Investigation on Differences in Engine Efficiency with Regard to Fuel Volatility and Engine Load 2008-01-2385
An HSDI Diesel engine was fuelled with standard Swedish environmental class 1 Diesel fuel (MK1), Soy methyl ester (B100) and n-heptane (PRF0) to study the effects of both operating conditions and fuel properties on engine performance, resulting emissions and spray characteristics.
All experiments were based on single injection diesel combustion. A load sweep was carried out between 2 and 10 bar IMEPg. For B100, a loss in combustion efficiency as well as ITE was observed at low load conditions. Observed differences in exhaust emissions were related to differences in mixing properties and spray characteristics.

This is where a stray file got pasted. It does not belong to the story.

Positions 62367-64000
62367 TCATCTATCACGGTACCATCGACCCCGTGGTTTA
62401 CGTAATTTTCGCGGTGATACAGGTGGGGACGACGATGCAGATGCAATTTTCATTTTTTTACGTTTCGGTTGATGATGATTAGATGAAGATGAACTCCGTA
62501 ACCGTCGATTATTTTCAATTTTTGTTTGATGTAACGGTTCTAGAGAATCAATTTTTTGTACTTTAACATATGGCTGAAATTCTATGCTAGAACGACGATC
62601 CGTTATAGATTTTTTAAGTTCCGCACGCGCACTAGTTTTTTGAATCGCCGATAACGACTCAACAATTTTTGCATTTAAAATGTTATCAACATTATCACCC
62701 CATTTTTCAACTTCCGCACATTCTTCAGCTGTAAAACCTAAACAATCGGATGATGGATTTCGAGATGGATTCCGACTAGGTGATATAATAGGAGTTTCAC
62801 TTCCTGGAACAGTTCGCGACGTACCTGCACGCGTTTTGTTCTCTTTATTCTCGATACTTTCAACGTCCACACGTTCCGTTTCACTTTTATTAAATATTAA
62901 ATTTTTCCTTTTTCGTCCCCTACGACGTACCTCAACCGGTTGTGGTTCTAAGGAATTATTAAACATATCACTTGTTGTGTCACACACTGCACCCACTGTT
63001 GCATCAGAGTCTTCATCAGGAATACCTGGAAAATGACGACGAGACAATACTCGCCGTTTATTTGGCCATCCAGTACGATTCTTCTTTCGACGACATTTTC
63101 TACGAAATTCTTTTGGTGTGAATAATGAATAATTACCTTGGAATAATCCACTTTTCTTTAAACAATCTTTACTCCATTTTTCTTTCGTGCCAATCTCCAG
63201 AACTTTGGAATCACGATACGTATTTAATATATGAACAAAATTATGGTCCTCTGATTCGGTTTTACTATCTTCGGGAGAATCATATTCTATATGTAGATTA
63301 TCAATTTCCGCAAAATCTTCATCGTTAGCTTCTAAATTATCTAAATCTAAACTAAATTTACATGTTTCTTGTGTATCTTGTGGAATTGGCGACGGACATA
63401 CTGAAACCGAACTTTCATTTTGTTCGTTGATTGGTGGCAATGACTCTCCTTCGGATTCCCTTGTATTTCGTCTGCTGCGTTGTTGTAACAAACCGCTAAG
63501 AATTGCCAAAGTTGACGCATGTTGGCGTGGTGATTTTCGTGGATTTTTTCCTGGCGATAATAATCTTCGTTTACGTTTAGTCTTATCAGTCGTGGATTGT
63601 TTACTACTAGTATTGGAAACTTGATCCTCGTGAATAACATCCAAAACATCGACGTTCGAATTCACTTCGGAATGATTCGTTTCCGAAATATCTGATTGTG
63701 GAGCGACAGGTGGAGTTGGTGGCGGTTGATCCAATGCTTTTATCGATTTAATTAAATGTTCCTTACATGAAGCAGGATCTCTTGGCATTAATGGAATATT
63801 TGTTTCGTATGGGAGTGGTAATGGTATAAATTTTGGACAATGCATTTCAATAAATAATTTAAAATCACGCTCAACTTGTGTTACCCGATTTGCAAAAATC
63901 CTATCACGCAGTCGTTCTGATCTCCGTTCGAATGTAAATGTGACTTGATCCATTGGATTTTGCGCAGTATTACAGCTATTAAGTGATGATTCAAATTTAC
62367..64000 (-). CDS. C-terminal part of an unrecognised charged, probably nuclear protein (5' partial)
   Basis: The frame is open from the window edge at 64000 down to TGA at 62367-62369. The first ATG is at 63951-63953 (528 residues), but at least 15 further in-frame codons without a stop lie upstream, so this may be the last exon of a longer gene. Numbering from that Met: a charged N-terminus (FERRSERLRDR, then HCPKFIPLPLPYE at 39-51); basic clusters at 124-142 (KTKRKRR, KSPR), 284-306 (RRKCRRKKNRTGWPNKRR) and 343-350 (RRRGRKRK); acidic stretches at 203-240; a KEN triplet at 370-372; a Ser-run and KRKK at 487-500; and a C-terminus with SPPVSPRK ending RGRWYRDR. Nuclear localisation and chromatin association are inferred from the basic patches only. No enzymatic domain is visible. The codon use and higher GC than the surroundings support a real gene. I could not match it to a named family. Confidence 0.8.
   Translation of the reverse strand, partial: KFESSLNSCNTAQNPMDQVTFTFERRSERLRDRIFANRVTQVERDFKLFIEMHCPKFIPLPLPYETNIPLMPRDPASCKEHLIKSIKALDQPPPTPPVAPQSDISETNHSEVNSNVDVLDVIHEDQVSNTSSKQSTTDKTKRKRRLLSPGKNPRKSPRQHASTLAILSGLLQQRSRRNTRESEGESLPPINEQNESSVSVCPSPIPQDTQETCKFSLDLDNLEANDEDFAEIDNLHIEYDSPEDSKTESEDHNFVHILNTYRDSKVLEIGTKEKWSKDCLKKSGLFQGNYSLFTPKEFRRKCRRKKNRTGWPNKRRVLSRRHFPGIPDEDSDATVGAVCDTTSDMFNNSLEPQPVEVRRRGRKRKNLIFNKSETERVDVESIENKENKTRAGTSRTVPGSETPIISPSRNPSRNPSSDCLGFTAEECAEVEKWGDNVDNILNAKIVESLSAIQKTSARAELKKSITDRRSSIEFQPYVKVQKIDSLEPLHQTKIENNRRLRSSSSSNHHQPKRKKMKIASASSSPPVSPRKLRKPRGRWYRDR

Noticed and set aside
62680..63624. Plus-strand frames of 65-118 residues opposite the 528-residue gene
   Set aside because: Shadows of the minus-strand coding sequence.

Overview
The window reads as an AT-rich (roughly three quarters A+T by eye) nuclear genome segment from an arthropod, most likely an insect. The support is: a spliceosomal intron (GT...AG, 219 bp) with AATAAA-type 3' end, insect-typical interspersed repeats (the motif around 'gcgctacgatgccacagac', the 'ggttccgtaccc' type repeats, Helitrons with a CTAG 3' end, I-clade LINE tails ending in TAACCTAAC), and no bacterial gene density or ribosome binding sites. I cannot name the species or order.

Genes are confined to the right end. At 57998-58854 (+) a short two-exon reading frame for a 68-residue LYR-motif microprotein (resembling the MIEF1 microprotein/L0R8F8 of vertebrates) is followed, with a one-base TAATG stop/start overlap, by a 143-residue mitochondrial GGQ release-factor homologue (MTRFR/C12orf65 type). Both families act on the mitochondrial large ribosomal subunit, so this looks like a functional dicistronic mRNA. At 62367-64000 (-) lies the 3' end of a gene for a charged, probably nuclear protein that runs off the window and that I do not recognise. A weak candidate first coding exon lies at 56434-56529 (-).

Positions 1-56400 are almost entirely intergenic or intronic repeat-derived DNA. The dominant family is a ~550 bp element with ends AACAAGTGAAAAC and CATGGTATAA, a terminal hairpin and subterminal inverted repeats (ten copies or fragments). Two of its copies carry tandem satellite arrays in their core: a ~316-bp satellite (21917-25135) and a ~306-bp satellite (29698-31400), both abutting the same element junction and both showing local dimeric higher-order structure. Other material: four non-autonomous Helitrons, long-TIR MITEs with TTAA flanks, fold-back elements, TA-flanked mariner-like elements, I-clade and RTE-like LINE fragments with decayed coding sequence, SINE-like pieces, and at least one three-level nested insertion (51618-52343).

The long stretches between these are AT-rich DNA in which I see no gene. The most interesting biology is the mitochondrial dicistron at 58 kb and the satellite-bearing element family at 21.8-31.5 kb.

For B100, the emission results differed strongest at low load conditions but converged to MK1-like results with increasing load and increasing intake pressures. For these cases, spray geometry calculations indicated a longer spray tip penetration length. For low-density fuels (PRF0) the spray spreading angle was higher. It was concluded that both, the spray geometry and the slightly longer injection event influence fuel air mixture generation disadvantageous at low load conditions.
An intake pressure variation showed that ignition delay (ID) shortened considerably for all fuel types. For B100, HC emissions as well as ITE improved with higher intake pressures. This behaviour was explained by improved spray characteristics and ambient gas conditions during the injection event.